To require explosive materials to contain taggants to enable law enforcement authorities to trace the source of the explosive material, whether before or after detonation.
The bill’s titles are written by its sponsor.
Sponsor and status
Sponsor. Representative for New York's 7th congressional district. Democrat.
Last Updated: May 3, 1995
Length: 7 pages
May 3, 1995
104th Congress, 1995–1996
Died in a previous Congress
This bill was introduced on May 3, 1995, in a previous session of Congress, but was not enacted.
Mar 9, 1993
Earlier Version — Introduced
This activity took place on a related bill, H.R. 1262 (103rd).
May 3, 1995
Bills and resolutions are referred to committees which debate the bill before possibly sending it on to the whole chamber.
Feb 4, 1997
Reintroduced Bill — Introduced
This activity took place on a related bill, H.R. 538 (105th).
H.R. 1568 (104th) was a bill in the United States Congress.
A bill must be passed by both the House and Senate in identical form and then be signed by the President to become law.
This bill was introduced in the 104th Congress, which met from Jan 4, 1995 to Oct 4, 1996. Legislation not enacted by the end of a Congress is cleared from the books.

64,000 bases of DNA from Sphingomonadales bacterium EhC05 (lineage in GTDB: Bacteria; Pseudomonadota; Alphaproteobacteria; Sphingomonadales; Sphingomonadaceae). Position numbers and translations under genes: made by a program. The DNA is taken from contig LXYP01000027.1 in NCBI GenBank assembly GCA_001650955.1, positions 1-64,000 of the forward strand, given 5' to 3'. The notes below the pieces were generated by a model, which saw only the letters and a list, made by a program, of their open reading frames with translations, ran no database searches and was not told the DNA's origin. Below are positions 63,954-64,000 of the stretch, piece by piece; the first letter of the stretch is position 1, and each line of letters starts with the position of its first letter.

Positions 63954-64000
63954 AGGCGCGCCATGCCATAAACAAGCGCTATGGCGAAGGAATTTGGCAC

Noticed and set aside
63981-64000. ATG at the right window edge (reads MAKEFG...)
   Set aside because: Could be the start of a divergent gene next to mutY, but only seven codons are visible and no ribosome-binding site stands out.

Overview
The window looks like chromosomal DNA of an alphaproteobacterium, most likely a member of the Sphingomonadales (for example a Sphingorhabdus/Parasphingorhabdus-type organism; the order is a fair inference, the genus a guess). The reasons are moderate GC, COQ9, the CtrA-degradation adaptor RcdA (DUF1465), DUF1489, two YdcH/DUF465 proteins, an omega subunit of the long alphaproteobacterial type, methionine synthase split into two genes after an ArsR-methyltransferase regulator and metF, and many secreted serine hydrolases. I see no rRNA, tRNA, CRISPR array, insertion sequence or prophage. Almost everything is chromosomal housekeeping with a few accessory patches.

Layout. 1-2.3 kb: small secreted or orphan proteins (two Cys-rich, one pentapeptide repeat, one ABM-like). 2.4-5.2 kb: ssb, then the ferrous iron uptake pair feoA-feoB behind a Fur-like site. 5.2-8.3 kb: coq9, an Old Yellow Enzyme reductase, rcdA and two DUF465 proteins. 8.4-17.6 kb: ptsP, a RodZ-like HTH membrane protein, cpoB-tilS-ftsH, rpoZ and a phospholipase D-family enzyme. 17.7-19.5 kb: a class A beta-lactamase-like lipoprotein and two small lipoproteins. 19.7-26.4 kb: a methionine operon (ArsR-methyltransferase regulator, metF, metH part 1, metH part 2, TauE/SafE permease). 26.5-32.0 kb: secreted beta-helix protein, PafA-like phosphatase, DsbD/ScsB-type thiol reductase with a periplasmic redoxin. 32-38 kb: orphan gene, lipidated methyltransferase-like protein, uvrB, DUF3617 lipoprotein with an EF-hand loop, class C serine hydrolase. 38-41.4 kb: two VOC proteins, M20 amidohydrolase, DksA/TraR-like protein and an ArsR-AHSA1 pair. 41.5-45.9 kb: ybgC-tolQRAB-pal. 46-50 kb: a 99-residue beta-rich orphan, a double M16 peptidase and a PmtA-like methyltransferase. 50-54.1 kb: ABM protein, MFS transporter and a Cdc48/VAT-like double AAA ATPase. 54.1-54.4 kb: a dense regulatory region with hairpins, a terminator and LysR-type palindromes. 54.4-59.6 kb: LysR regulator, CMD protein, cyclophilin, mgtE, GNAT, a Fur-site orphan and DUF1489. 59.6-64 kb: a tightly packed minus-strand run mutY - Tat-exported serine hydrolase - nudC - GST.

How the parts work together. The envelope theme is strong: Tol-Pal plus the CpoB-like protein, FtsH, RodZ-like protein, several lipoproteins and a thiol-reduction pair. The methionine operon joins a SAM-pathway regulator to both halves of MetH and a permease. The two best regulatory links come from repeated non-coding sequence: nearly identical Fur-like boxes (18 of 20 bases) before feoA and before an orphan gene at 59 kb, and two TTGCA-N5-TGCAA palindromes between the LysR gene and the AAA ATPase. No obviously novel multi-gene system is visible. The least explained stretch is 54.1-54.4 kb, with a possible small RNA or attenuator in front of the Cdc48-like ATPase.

How to cite this information.
We recommend the following MLA-formatted citation when using the information you see here in academic work:
Civic Impulse. (2018). H.R. 1568 — 104th Congress: Explosives Fingerprinting Act. Retrieved from https://www.govtrack.us/congress/bills/104/hr1568
“H.R. 1568 — 104th Congress: Explosives Fingerprinting Act.” www.GovTrack.us. 1995. April 24, 2018 <https://www.govtrack.us/congress/bills/104/hr1568>
|title=H.R. 1568 (104th)
|accessdate=April 24, 2018
|author=104th Congress (1995)
|date=May 3, 1995
|quote=Explosives Fingerprinting Act
Where is this information from?
GovTrack automatically collects legislative information from a variety of governmental and non-governmental sources. This page is sourced primarily from Congress.gov, the official portal of the United States Congress. Congress.gov is generally updated one day after events occur, and so legislative activity shown here may be one day behind. Data via the congress project.